BACKGROUND:Air pollution is thought to raise the risk of neurological disease by promoting neuroinflammation, oxidative stress, glial activation and cerebrovascular damage. Multiple Sclerosis is a common auto-immune disorder, primarily affecting young women. We conducted, to a large prospective study of particulate matter (PM) exposure and multiple sclerosis (MS) risk in two prospective cohorts of women: the Nurses Health Study (NHS) and the Nurses Health Study II (NHS II).
METHODS: Cumulative average exposure to different size fractions of PM up to the onset of MS was estimated using spatio-temporal models. Participants were followed from 1998 through 2004 in NHS and from 1988 through 2007 for NHS II. We conducted additional sensitivity analyses stratified by smoking, region of the US, and age, as well as analyses restricted to women who did not move during the study. Analyses were adjusted for age, ancestry, smoking, body mass index at age 18, region, tract level population density, latitude at age 15, and UV index.
RESULTS: We did not observe significant associations between air pollution and MS risk in our cohorts. Among women in the NHS II, the HRs comparing the top vs. bottom quintiles of PM was 1.11 (95% Confidence Intervals (CI): 0.74, 1.66), 1.04 (95% CI: 0.73, 1.50) and 1.09 (95% CI: 0.73, 1.62) for PM10 (≤10μm in diameter), PM2.5 (≤2.5μm in diameter), and PM2.5-10 (2.5 to 10μm in diameter) respectively, and tests for linear trends were not statistically significant. No association between exposure to PM and risk of MS was observed in the NHS.
CONCLUSIONS: In this study, exposure to PM air pollution was not related to MS risk.
But wait like buses, no sooner than one paper on pollution we have two.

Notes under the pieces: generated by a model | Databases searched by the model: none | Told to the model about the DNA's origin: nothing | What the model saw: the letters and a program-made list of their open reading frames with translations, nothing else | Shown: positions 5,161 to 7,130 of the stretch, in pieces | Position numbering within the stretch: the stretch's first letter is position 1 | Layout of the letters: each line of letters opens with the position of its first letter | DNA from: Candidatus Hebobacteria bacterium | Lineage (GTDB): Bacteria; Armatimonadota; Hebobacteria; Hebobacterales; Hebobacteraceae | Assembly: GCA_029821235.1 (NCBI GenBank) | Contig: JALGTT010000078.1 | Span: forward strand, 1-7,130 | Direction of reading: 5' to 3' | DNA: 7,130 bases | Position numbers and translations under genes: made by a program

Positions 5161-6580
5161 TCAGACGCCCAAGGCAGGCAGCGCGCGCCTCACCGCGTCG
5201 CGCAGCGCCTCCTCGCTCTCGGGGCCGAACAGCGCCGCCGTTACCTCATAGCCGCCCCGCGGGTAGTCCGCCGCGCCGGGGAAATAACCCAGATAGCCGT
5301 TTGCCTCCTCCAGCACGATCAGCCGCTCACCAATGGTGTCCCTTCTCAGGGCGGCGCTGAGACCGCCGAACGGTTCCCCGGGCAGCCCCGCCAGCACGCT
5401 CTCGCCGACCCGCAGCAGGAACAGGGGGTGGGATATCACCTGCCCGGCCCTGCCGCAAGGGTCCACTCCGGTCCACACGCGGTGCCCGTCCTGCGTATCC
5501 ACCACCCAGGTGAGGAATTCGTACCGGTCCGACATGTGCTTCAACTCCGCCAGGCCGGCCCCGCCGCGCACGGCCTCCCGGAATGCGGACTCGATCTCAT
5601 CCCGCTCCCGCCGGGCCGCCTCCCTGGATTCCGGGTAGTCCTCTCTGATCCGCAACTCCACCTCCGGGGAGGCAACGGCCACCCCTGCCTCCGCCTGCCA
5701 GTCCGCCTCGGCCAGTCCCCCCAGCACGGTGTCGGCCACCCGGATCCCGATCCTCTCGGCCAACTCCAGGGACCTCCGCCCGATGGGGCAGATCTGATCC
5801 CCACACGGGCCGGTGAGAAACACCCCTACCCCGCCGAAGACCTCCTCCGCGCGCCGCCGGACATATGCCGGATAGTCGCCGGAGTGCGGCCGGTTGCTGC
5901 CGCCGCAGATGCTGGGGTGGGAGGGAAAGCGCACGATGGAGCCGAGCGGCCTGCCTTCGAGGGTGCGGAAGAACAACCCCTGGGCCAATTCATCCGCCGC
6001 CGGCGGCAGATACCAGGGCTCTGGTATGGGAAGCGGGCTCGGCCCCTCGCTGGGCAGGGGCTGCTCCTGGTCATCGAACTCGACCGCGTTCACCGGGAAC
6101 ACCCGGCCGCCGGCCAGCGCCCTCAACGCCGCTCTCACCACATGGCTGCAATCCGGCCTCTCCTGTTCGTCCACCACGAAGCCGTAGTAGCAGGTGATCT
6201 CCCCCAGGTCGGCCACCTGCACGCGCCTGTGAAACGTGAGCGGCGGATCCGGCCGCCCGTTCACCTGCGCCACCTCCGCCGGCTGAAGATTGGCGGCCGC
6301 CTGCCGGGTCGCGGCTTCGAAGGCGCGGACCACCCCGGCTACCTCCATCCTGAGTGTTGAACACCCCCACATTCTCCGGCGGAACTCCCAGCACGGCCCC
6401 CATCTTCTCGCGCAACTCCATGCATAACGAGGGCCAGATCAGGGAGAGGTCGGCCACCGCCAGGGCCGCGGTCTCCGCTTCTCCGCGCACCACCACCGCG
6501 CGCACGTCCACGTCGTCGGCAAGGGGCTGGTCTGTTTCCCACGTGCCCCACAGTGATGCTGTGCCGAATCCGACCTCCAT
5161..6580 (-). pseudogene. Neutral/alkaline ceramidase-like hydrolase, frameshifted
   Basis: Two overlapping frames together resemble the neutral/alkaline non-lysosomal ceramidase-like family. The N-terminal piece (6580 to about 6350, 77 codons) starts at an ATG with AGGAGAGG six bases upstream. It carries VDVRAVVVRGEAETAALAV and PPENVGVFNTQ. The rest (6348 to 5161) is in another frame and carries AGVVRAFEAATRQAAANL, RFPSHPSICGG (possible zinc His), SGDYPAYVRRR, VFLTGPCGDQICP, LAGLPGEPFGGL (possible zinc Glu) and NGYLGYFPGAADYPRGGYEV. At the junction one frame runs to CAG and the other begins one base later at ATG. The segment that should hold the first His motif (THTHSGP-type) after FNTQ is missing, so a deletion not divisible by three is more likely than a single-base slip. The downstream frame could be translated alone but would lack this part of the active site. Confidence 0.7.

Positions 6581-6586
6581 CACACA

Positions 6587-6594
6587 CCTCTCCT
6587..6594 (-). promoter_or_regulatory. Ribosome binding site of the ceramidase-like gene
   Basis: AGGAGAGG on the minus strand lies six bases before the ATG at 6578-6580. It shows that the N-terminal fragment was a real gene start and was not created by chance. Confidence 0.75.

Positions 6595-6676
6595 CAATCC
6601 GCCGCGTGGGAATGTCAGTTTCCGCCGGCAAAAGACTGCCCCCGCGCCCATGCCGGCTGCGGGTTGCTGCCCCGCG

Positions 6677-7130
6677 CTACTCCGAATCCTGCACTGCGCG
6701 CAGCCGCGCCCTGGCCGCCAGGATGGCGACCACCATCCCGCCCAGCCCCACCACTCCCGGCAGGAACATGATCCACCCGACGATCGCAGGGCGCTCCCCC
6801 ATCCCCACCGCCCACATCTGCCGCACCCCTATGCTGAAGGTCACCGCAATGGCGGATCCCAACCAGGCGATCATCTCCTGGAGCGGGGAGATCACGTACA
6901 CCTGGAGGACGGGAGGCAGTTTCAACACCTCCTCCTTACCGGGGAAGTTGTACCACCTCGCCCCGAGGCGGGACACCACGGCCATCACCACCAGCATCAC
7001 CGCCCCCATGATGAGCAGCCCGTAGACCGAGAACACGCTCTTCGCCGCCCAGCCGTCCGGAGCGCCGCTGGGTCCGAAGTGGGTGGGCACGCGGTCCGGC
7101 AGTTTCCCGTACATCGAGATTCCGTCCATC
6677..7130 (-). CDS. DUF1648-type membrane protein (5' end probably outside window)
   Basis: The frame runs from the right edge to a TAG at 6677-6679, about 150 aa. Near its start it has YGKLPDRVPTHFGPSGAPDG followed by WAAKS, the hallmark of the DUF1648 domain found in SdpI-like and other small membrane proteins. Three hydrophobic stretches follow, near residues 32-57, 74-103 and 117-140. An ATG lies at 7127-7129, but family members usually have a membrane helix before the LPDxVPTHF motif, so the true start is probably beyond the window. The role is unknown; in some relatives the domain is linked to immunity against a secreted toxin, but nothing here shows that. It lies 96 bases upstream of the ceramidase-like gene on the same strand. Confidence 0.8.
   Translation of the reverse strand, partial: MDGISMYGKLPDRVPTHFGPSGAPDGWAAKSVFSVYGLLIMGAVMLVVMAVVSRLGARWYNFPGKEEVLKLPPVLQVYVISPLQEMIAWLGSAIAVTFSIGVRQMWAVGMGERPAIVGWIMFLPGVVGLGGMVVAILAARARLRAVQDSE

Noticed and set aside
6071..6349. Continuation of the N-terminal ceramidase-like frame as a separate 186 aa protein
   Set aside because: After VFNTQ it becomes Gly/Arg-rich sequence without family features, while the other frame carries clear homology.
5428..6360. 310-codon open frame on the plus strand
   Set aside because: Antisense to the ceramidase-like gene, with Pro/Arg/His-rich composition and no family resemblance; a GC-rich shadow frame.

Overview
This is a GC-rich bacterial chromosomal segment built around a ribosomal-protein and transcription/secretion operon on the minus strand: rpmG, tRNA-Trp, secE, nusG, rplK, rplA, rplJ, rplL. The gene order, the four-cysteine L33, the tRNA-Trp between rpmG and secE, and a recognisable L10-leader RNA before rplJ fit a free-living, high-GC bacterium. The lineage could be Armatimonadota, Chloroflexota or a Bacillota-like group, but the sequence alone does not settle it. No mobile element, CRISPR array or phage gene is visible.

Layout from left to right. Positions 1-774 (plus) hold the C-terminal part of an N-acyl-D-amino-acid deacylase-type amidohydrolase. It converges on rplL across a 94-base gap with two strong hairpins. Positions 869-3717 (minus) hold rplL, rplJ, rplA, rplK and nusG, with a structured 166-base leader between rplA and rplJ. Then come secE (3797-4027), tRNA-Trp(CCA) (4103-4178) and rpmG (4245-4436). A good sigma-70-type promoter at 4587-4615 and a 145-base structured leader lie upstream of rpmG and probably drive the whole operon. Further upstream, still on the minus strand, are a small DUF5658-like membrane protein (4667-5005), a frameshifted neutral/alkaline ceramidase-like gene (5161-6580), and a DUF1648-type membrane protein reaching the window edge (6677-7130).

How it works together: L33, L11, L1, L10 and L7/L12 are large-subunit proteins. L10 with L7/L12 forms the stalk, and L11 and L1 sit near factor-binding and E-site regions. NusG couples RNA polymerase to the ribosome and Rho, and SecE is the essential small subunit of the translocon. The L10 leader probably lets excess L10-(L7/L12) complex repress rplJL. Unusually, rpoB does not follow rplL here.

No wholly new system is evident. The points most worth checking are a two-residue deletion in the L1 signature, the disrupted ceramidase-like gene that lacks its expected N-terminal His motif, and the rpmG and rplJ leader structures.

Amy M. Lavery, Amy T. Waldman, T Charles Casper, Shelly Roalstad, Meghan Candee, John Rose, Anita Belman, Bianca Weinstock-Guttman, Examining the Contributions of Environmental Quality to Pediatric Multiple Sclerosis
Background Multiple sclerosis (MS) is a presumed autoimmune disease caused by genetic and environmental factors. It is hypothesized that environmental exposures (such as air and water quality) trigger the innate immune response thereby activating a pro-inflammatory cascade.
Objective:To examine potential environmental factors in pediatric MS using geographic information systems (GIS).
Methods:Pediatric MS cases and healthy controls were identified as part of an ongoing multicenter case-control study. Subjects’ geographic locations were mapped by county centroid to compare to an Environmental Quality Index (EQI). The EQI examines 5 individual environmental components (air, land, water, social, built factors). A composite EQI score and individual scores were compared between cases and controls, stratified by median proximity to enrollment centers (residence <20 or ≥20 miles from the recruiting center), using logistic regression.
Results Of the 287 MS cases and 445 controls, 46% and 49% respectively live in areas where the total EQI is the highest (worst environmental quality). Total EQI was not significantly associated with the odds for MS (p=0.90 <20 miles from center; p=0.43 ≥20 miles); however, worsening air quality significantly impacted the odds for MS in those living near a referral center (OR=2.83; 95%CI 1.5, 5.4) and those who reside ≥20 miles from a referral center (OR=1.61; 95%CI 1.2, 2.3).
Conclusion: Among environmental factors, air quality may contribute to the odds of developing MS in a pediatric population. Future studies will examine specific air constituents and other location-based air exposures and explore potential mechanisms for immune activation by these exposures.
So in this study in childhood MS, risk was not associated with environmental (air, water etc) quality per say..so I thought replication within a day of the above and hopefully the need for no more studies on this:-), but then we had the air quality bit and it says in children living in poor air quality are affected so I spoke too soon.